Press Release 06-28-2018

EEOC Sues Hawaii Medical Service Association for Class Disability Discrimination

Employees  Forced to Resign After Denial of Reasonable Accommodation, Federal Agency  Charges

HONOLULU, Hawaii - Major health  insurance provider Hawaii Medical Services Association (HMSA) violated federal  law when it denied intermittent leave to a class of employees with disabilities  without discussing other possible reasonable accommodation options. This  blanket policy forced emp­loyees to either work without an accommodation or  resign, the U.S. Equal Employment Opportunity Commission (EEOC) charged in a  lawsuit filed today.

According to the EEOC's lawsuit,  beginning in late 2013, HMSA abruptly changed its policy on the use of  intermittent leave as an accommodation for employees with disabilities. In  addition to not allowing employees this accommodation, HMSA failed to engage in  the interactive process with its employees to determine if there was another  accommodation available for them. Instead, the company gave employees an  ultimatum of either working without an accommodation or resigning, the EEOC  said.

Such alleged conduct violates the Americans  with Disabilities Act (ADA). The EEOC filed suit in U.S. District Court for the  District of Hawaii (EEOC v. Hawaii Medical Service Association Case No. 1:18-cv-00253) after  first attempting to reach a pre-litigation settlement through its conciliation  process. The EEOC's suit seeks back pay along with compensatory and punitive  damages for the claimant and class, as well as injunctive relief intended to  prevent and address discrimination.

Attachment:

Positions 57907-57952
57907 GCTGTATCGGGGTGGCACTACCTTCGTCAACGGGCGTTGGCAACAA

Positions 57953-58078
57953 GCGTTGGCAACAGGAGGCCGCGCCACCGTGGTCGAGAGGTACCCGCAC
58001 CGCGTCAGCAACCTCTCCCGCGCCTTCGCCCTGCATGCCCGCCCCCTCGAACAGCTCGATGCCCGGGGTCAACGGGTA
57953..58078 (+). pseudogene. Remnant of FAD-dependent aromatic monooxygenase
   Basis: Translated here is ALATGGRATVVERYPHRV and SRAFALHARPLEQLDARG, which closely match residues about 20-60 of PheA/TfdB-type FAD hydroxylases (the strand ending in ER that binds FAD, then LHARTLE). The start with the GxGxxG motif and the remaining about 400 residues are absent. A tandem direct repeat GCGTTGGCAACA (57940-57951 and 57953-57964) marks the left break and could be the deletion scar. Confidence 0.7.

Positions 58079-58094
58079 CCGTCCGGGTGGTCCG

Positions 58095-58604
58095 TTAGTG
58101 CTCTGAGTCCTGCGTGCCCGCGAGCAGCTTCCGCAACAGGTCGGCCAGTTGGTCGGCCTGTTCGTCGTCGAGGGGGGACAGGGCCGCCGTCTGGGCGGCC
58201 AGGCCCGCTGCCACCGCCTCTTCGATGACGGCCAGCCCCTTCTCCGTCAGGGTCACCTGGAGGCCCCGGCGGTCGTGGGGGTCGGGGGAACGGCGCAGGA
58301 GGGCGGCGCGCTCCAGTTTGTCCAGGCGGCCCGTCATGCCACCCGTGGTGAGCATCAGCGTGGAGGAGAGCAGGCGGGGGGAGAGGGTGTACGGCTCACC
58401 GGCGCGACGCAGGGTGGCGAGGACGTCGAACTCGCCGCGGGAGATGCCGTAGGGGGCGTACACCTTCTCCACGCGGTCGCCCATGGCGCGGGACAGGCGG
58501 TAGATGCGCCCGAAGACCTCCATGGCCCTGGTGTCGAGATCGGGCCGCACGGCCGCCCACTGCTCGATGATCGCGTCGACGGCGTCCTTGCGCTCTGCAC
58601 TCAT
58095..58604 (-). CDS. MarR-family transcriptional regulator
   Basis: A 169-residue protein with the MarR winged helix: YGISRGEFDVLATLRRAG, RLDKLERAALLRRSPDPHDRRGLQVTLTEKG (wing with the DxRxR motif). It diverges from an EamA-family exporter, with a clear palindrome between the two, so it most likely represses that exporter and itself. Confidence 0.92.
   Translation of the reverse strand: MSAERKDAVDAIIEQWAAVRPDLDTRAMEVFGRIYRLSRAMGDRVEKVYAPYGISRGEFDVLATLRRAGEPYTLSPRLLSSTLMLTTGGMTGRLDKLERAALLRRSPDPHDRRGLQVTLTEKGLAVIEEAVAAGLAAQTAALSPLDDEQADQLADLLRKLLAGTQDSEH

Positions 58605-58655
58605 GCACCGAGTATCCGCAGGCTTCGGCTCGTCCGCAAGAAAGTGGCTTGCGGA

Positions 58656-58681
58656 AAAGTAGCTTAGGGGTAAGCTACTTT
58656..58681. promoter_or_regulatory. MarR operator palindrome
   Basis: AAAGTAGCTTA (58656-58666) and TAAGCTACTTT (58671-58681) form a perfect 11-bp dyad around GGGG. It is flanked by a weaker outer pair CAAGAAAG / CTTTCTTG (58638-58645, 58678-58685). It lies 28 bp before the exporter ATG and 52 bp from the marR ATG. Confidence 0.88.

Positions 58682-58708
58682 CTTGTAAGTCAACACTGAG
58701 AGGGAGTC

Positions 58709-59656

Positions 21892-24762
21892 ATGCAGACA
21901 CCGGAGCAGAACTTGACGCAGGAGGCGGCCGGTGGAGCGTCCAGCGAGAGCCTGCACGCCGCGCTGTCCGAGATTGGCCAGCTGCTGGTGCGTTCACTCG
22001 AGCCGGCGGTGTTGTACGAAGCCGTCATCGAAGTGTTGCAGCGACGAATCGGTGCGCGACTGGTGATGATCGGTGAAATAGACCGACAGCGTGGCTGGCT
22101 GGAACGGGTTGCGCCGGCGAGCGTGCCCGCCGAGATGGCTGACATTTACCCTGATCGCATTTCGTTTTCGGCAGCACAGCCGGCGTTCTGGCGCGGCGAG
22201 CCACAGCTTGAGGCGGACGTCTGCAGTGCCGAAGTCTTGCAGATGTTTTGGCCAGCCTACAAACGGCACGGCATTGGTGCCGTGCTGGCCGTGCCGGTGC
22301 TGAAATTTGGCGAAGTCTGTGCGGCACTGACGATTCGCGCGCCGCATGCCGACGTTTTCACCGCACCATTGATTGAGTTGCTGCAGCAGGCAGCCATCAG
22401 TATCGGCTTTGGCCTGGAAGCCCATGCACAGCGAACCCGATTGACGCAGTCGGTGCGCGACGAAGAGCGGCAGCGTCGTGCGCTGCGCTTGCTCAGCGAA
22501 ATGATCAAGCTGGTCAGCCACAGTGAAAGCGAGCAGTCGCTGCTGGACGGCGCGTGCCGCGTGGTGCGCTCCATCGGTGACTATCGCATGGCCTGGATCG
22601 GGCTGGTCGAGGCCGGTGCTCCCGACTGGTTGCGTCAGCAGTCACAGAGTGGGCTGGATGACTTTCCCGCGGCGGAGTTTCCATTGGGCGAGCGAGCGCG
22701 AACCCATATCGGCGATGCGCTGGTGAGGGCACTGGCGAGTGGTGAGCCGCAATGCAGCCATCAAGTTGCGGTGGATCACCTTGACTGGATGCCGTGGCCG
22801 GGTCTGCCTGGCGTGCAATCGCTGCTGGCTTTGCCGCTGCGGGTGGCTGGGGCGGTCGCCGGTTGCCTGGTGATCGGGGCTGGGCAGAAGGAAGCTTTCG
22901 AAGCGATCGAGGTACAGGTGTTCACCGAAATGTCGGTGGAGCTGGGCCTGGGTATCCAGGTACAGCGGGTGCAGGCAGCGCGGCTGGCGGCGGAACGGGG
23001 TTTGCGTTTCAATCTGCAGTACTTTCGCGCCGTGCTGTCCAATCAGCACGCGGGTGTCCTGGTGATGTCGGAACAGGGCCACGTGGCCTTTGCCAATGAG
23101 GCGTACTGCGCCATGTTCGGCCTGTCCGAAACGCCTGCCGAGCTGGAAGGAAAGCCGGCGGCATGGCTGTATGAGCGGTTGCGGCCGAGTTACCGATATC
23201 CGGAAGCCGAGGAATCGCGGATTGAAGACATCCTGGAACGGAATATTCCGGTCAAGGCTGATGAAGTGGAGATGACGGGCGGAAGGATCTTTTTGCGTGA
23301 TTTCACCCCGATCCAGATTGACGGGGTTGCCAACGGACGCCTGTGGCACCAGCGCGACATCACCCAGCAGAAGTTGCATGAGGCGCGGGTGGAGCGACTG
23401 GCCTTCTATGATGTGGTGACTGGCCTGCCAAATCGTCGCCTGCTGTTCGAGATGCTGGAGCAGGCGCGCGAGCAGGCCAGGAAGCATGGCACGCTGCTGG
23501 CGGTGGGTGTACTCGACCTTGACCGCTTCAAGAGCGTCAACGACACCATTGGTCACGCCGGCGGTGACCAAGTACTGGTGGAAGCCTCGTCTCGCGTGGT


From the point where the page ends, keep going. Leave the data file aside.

"Employers  should be cognizant of the reasonable accommodation requirements under federal  law," said Anna Park, regional attorney for the EEOC's Los Angeles District,  which includes Hawaii in its jurisdiction. "Employers who fail to try to reach  such an accommodation arrangement are opening themselves to possible EEOC  action." 

Glory Gervacio Saure, director for  the EEOC's Honolulu Local Office, added, "Blanket employment policies that  negatively affect a group of individuals can be discriminatory. Employers  should routinely audit their policies and practices to make sure they are not unlawfully  discriminating against their employees."

According  to its website,, Hawaii Medical  Service Association is one of Hawaii's largest coverage providers, insuring  over half of Hawaii's population. HMSA is an independent licensee of Blue Cross  and Blue Shield Association.

The EEOC advances opportunity in the workplace by enforcing  federal laws prohibiting employ­ment discrimination. More information is  available at Stay connected with the latest EEOC news by subscribing to our email updates.